Bolt back as Phelps readies golden goodbye RIO: Swimming great Michael Phelps takes a final bow at the Olympics on Saturday while the Rio curtain rises on another legend as sprinter Usain Bolt guns for three golds.
Jamaican Bolt enters the Rio fray in the heats of the men’s 100m while Phelps, the most decorated Olympian in history, is expected to clinch the 23rd gold medal of his career in the 4x100m medley.
Both Phelps and Bolt have announced that Rio will be their last Olympics and the American is expected to end his career on a high note following his shock defeat on Friday to Singapore’s Joseph Schooling in the 100m butterfly.
For Bolt the target is a third treble of the 100m, 200m and 4x100m relay golds.
Phelps, 31, was graceful in defeat to Schooling, 21, on Friday. He called the result ‘kind of cool’ after he was relegated to a three-way dead heat for silver with South African Chad le Clos and Hungary’s Laszlo Cseh.
Singapore exploded in celebration in response to Schooling’s win, the first gold medal in the country’s history.
Schooling, who was inspired to become a top-level swimmer by a meeting with Phelps as a 13-year-old, set an Olympic record of 50.38sec.
“He said ‘good job, that was a great race’,” Schooling told of Phelps’s reaction.
Another new generation swimmer, Katie Ledecky, completed the first 200m, 400m and 800m freestyle treble since 1968 – and with a world record.
America’s latest swimming sensation won the 800m in 8min 04.79sec, inside her seven-month old record of 8:06.68.
Phelps has insisted there is no way he is changing his mind about quitting after his fifth Olympics. And Jamaican hero Bolt has said he will also give up after these Games.
The 29-year-old world record holder will start the 100m heats on Saturday in preparation for a predicted showdown with US rival Justin Gatlin in the Olympic stadium on Sunday.
While Bolt’s superstar status is unblemished, Gatlin, the world’s fastest man this year, is still seeking to redeem his name after two doping bans.
The athletics has already produced one startling result – a world record in the women’s 10,000 metre for Ethiopia’s Almaz Ayana.
Eyebrows were raised about the way in which Ayana smashed the record that has stood for 23 years, by nearly 14 seconds with a time of 29min 17.45sec.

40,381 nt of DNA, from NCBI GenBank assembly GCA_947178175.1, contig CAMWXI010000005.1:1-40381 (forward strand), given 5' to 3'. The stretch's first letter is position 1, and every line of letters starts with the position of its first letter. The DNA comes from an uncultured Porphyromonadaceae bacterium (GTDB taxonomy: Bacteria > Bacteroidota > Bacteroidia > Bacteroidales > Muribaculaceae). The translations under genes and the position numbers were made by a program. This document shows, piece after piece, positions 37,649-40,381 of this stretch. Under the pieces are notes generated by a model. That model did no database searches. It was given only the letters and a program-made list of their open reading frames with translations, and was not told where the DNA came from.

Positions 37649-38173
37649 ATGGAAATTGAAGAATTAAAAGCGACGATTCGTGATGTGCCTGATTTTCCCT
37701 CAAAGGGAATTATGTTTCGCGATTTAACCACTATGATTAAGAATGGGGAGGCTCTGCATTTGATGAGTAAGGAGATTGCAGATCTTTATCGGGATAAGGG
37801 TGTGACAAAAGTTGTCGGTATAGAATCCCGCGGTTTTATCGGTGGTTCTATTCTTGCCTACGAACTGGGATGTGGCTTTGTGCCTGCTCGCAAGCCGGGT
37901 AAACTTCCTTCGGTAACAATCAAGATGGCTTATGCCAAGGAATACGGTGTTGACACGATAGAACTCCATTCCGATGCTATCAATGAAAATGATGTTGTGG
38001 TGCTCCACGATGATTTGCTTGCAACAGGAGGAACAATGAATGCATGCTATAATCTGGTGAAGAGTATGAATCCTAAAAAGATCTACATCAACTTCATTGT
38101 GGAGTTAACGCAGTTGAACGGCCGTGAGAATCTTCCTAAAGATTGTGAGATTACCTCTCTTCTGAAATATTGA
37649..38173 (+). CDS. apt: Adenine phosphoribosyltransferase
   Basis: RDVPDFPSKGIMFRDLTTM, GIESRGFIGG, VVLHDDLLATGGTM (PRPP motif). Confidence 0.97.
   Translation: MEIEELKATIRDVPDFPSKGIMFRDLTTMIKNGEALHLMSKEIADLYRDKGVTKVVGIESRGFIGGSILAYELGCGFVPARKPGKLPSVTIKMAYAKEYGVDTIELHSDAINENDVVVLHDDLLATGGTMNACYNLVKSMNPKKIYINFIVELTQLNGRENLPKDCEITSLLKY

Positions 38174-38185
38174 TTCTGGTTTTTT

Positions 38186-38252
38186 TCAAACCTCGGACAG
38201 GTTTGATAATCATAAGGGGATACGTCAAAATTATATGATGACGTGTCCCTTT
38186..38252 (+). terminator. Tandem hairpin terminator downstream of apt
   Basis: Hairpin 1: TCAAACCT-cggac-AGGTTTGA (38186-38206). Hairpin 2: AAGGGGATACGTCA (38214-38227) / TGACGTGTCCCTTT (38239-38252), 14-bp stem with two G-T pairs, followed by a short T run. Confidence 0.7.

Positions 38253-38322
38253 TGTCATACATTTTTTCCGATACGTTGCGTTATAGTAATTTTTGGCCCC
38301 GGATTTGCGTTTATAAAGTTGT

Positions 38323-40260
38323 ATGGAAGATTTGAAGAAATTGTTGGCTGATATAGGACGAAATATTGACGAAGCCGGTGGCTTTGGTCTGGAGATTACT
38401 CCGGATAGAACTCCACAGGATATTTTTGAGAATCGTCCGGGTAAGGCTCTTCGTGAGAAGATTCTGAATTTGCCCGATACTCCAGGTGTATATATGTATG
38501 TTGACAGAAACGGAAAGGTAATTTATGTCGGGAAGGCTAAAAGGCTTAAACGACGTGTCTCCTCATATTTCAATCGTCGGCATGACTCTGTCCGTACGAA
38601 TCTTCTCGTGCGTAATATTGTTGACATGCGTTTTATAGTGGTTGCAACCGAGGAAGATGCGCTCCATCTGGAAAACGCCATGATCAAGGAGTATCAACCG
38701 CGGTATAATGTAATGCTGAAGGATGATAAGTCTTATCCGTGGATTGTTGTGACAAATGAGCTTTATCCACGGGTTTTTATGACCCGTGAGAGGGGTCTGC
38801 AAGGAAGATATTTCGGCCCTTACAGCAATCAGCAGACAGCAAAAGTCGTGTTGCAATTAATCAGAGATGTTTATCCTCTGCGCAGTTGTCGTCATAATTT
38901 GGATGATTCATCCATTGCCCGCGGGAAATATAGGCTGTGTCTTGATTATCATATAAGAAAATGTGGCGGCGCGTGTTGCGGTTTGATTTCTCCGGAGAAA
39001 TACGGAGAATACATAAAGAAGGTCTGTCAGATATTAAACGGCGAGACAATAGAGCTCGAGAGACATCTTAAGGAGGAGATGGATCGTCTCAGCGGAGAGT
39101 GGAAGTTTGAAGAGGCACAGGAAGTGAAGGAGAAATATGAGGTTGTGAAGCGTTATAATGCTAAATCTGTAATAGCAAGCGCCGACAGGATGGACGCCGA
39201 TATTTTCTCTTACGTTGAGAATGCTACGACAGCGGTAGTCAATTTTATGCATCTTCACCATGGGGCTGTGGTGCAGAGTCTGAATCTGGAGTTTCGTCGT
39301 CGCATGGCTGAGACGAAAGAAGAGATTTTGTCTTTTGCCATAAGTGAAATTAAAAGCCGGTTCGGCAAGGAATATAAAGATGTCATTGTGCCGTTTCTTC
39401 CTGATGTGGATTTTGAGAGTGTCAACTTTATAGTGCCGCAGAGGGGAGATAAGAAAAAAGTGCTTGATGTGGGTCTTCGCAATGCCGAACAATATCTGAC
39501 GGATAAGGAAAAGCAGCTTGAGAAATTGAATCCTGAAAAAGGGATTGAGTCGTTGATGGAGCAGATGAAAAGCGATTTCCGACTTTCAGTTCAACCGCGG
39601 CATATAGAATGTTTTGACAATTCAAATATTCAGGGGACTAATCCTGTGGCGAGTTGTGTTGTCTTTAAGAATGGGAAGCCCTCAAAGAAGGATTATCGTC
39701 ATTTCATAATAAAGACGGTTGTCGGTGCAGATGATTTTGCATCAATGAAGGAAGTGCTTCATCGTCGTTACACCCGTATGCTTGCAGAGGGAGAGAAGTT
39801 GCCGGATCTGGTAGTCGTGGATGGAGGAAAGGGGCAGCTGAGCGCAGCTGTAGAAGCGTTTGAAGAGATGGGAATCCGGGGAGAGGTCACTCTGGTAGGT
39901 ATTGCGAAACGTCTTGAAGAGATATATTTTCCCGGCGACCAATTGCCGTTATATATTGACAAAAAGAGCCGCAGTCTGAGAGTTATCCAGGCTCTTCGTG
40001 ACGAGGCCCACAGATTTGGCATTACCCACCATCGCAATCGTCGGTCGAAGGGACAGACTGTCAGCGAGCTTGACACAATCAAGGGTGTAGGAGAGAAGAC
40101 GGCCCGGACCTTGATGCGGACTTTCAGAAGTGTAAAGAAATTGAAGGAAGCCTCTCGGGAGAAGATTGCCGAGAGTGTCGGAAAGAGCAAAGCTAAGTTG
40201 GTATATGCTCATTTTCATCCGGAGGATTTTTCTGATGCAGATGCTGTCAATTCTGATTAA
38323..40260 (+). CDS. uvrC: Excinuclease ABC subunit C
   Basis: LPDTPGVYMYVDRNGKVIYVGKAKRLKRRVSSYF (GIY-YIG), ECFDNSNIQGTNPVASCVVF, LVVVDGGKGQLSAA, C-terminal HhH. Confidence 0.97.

“I praise the lord, the lord gives me everything,” she said through an interpreter when asked about the performance. “My doping is my training, my doping is Jesus – otherwise I’m crystal clear.”
Athletics is battling a torrent of doping controversies after world body the IAAF suspended Russia’s track and field team.
Also in track and field Michelle Carter of the United States stunned defending champion Valerie Adams of New Zealand with her very last throw to win the gold medal in the women’s shot put.
Wang Zhen of China won the men’s 20km race walk gold, 15 seconds ahead of compatriot Cai Zelin.
Britain’s Jessica Ennis-Hill leads Belgium’s Nafissatou Thiam by 72 points in her bid to retain the heptathlon title. She won the 100m hurdles, finished third in the high jump and second in the shot put and 200m.
Elsewhere, cyclist Bradley Wiggins became Britain’s most decorated Olympian of all time and Rafael Nadal, returning from a wrist injury, won the men’s tennis doubles gold.
Wiggins, along with Edward Clancy, Steven Burke and Owain Doull, beat Australia in a world-record time to win the men’s team pursuit at the Rio velodrome. It was Wiggins’s eighth medal, the most compiled by a Briton.
Nadal paired with Marc Lopez to win the men’s doubles 6-2, 3-6, 6-4 against Romania’s Florin Mergea and Horia Tecau, sealing his second gold medal after winning the singles in 2008.
French giant Teddy Riner, who stands 6ft 8in (2.04 metre) and weighs more than 300 pounds, won the men’s +100kg judo by penalties from Japan’s Hisayoshi Harasawa.
Egyptian judoka Islam El Shehaby was jeered after refusing to shake hands with his Israeli opponent at the end of their heavyweight first round encounter. He had to appear before an IOC ethics commission.
In women’s football, American goalkeeper Hope Solo branded Sweden “cowards,” as the 2004, 2008 and 2012 women’s gold medallists and reigning world champions went out 4-3 on penalties in the quarter-finals.
“We played a bunch of cowards,” Solo told Sports Illustrated. “The better team did not win today.”